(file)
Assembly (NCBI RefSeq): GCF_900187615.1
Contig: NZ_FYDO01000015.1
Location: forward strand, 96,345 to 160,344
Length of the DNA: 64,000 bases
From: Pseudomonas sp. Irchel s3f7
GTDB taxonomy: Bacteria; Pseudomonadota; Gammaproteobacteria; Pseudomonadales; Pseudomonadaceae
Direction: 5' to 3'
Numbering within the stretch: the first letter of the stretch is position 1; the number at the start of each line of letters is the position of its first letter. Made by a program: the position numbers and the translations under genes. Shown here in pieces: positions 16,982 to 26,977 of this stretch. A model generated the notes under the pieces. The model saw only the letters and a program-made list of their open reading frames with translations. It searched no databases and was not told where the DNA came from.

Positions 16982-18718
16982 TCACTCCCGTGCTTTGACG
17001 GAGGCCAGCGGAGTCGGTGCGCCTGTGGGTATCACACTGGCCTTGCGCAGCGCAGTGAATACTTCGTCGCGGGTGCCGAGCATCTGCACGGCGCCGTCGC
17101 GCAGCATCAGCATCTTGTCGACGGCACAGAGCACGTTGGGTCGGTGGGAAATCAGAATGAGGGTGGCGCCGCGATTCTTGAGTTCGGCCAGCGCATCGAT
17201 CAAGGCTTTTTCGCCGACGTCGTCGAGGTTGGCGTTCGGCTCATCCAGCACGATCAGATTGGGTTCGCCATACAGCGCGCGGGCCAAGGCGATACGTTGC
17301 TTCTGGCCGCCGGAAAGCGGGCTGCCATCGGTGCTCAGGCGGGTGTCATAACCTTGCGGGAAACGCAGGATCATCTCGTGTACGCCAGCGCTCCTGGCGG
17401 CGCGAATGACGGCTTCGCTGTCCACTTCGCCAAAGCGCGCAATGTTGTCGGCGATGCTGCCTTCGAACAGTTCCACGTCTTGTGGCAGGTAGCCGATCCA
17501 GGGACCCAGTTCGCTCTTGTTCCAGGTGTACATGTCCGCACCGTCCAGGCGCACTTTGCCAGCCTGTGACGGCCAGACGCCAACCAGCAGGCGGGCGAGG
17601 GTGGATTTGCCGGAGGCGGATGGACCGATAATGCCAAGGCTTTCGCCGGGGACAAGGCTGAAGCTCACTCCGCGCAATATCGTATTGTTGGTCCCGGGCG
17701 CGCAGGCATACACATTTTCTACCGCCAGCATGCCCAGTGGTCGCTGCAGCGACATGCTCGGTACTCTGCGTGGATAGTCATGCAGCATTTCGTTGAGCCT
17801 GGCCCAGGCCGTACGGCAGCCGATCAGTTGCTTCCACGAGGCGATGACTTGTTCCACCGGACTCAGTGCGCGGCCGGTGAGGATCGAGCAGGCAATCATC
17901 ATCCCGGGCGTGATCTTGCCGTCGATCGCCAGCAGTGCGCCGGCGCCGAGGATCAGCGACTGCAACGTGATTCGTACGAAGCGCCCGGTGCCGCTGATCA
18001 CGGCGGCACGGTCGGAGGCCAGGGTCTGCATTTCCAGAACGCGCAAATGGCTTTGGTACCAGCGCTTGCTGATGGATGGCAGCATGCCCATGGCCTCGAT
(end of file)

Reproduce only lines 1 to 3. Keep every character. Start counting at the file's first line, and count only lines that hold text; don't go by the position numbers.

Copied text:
Assembly (NCBI RefSeq): GCF_900187615.1
Contig: NZ_FYDO01000015.1
Location: forward strand, 96,345 to 160,344